Political economist, James K. Galbraith, wrote The Predator State toward the end of the Bush/Cheney fiasco. In this book he dissects what today stands as our economic orthodoxy - globalization and free market fundamentalism.
Galbraith doesn't denounce the High Priests of modern neoliberalism - Hayak, Friedman et al - as charlatans. To the contrary he contends they all started out as true believers who just happened to catch the attention of Reagan, Thatcher and Mulroney who found this economic ideology entirely suited to their political fantasies.
What Galbraith points out is that long ago even Friedman and his apostles realized they were wrong. Their theories were tried and they failed. They did not deliver the predicted outcomes.
The issue is not whether the great conservative ideas once had appeal or a foundation in reputable theory. The issue is whether they have a future. And on that point, there is general agreement today, largely shared even by those who still believe passionately in the conservative cause. The fact is that the Reagan era panoply of ideas has been abandoned as the intellectual basis of a political program. ...The economic conservative still reigns supreme in the academy and on the talk shows, but in the public realm, he is today practically null and void. He does not exist. And if he were to resurface today in the policy world offering up the self-confident doctrines of 1980, he would be taken seriously by no one.
... There is a reason, in short, that principled conservatives find themselves in the political wilderness once again: they belong there. They are noble savages and the wilderness is their native element. They do not belong in government because, as a practical matter, they have little to contribute to it; they are guilty of taking the myths they helped create too seriously, and to sophisticated people, that makes then look a bit foolish.
A Flawed Ideology that Became a Contagion that Infects Us to This Day.
...few politicians in either party have yet publicly divorced themselves from the Reagan Revolution, in particular from the idea of the free market. Politicians notoriously say what is convenient and act along different lines entirely, causing problems for those who try to write about their views in a careful and serious way. But perhaps on no other issue is this tendency more pronounced than in matters relating to the markets, a word one apparently cannot use in the United States without bending a knee and making the sign of the cross.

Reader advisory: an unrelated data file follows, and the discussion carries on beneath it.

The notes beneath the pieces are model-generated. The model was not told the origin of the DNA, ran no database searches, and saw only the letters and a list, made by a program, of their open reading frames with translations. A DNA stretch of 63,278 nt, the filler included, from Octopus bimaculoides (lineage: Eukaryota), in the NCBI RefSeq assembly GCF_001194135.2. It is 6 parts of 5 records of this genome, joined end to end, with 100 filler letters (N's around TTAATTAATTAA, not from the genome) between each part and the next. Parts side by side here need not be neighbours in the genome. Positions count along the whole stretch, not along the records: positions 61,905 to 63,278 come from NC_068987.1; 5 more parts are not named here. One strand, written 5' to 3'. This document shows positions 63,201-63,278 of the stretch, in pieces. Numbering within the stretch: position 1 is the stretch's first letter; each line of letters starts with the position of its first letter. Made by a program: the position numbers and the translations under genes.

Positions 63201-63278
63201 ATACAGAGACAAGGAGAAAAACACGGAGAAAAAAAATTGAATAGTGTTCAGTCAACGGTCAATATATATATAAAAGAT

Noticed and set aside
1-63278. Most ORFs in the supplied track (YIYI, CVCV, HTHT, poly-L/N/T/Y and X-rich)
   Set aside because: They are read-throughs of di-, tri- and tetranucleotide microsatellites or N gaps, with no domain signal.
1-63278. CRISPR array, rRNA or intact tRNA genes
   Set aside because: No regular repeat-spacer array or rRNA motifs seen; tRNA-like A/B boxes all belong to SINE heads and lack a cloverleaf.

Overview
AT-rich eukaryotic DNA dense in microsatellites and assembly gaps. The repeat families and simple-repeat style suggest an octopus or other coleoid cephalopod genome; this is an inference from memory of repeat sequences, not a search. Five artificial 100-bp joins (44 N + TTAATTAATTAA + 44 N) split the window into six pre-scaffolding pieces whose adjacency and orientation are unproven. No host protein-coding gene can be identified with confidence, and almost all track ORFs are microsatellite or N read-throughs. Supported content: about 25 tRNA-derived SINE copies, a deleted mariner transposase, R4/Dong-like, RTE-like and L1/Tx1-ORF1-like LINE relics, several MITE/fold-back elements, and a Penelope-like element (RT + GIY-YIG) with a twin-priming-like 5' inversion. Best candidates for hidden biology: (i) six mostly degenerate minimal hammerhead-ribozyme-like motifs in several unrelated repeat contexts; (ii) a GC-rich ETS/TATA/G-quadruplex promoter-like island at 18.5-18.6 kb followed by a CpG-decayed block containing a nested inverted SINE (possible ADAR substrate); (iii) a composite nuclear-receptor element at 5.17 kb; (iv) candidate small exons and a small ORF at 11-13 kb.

And here the political world is divided into two groups. The are those who praise the free market because to do so gives cover to themselves and their friends in raiding the public trough. These people call themselves "conservatives," and one of the truly galling thing for real conservatives is that they have both usurped the label and spoiled the reputation of the real thing. And there are those who praise the "free market" simply because they fear that, otherwise, they will be exposed as heretics, accused of being socialists, perhaps even driven from public life. This is the case of many liberals. Reflexive invocations of the power of markets, the "magic" of markets, and the virtues of a "free enterprise system" therefore remain staples of political speech on both sides of the political aisle. However, they have been emptied of practical content, and the speakers know it.